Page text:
My two grandsons (14 & 16) and I, boarded the Empire Builder in Fargo, ND on a balmy June morning at 3:00 AM; we were wide awake. They, because they’d never been west of their home state of North Dakota, me because I was going to see my daughter and her three children in Federal Way, WA, south of Seattle. My daughter and her kids had the temerity to leave the frozen north for the Pacific Northwest and are “never moving back” I’m told, so I travel.
The train was heading northwest, from Fargo to Minot, ND then from Minot to Williston, ND which is where we pick up the story:
Picking up speed, heading out of Williston and paralleling the Missouri river we saw high, bare, white clay bluffs on the North side of the train. This, in contrast with a broad river valley on the south sporting irrigated farmland in the river bends. Cottonwood trees, native to the area and tall as the small town grain elevators, lined the river banks.
Endless floods, not to mention glacial scouring and runoff created this rugged yet fertile landscape along the North Dakota-Montana border and the boys were quietly taking it all in.
Heading west into Montana, good sized ranches appeared here and there, almost always tucked into the valleys of rolling hills. Often, the ranches were ringed by rows of small trees which were probably planted by the Soil Conservation Service (SCS). There were big trees here once, probably Siberian Elm and probably also planted by the SCS in the 1960s; they lived their natural lifespan, died, and were dozed into piles and burned. I saw this cycle firsthand while growing up on the prairies of North Dakota.
Of course, since this is cattle country, there were row upon row of large, 1500 pound, round hay bales looking like bigger versions of the shredded wheat cereal we ate as kids.
Lots of shiny new power lines glistening in the sun, taking wind generated power from the wind farms just being built, and scattering it across the countryside to supply the oil boom. Energy for energy.
Our train, the Empire Builder, was like a little town on wheels; there was power for a phone or a laptop, bathrooms, showers, a dining car where dinner was by reservation, sleeper cars (motel?) a combination lounge and snack car, plus workers to help us sort it all out.
We brought a cooler, as was suggested by an old acquaintance of mine who works for Amtrak, so our dinner hour was by choice, as long as the meal was sandwiches, chips and diet cola.
Still heading Northwest , passing through the Montana towns of Wolf Point, Poplar and Glasgow, cool names, I think.
A few reservation villages go past our windows; pockets of govt. sponsored poverty. You can feel the hopelessness in the faded, cookie cutter homes, some have windows covered with plywood, some have broken cars jacked up in the front yard and some are pristine (the writer in me says there’s a story in all of them).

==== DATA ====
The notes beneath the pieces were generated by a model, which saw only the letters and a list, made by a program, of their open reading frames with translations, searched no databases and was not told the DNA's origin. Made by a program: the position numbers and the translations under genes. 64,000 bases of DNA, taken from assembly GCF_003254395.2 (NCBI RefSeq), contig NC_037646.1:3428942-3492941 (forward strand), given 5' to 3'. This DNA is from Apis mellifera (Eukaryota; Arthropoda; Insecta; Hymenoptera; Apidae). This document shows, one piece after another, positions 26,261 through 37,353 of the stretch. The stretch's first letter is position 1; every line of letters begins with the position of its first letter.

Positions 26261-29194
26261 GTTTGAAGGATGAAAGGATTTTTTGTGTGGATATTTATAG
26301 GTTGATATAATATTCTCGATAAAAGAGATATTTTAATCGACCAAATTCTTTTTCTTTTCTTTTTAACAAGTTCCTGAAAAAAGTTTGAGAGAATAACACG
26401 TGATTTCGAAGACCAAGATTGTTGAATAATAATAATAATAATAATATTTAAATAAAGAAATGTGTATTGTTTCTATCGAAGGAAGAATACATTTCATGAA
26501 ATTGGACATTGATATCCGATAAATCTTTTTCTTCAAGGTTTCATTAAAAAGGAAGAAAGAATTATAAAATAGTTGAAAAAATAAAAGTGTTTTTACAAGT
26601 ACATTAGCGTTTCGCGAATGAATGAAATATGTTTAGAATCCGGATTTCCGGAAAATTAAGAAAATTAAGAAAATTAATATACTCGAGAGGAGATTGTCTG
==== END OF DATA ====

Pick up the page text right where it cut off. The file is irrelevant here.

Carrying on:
I was eating licorice from my bag while the conductor announced lunch in the dining car, there was a twenty minute wait.
The trains are routed on the backside of most towns; we saw the scrap metal dealers, power lines, tire storage, graffiti and deteriorating buildings of every sort. It’s amazing how many big, old buildings some of these small towns once supported. Only the new (mainly steel) buildings are obviously still in use.
We saw our first Mormon tabernacle of the trip in Glasgow MT, they appear to be a plain but imposing bright white structure. I wonder, what’s inside?
From our lower level seats, we climbed the spiral staircase leading to the upper level seating and wobbled down the aisle. Occasionally lurching, in sync with the train, toward a seated passenger who had seen this behavior before and grinned at us as we passed. In this fashion we passed through the upper seating levels of two cars on the way to the observation car, which the train folks refer to as the lounge car. Beneath it, down another spiral staircase, was an actual lunch car, complete with counter, and a lounge that sells booze and snacks.
We were West of Malta, MT, headed for Havre, MT which is the half-way point between Minneapolis, MN and Seattle, WA; it was in Havre that the Great Northern Railroad built it’s locomotive shops when the line was originally built in the mid 1890s. The trains must have needed maintenance before or after the mountains, depending on which way they were headed.
It’s about 2:30 PM (MT), we haven’t slept since about midnight, time for a nap…..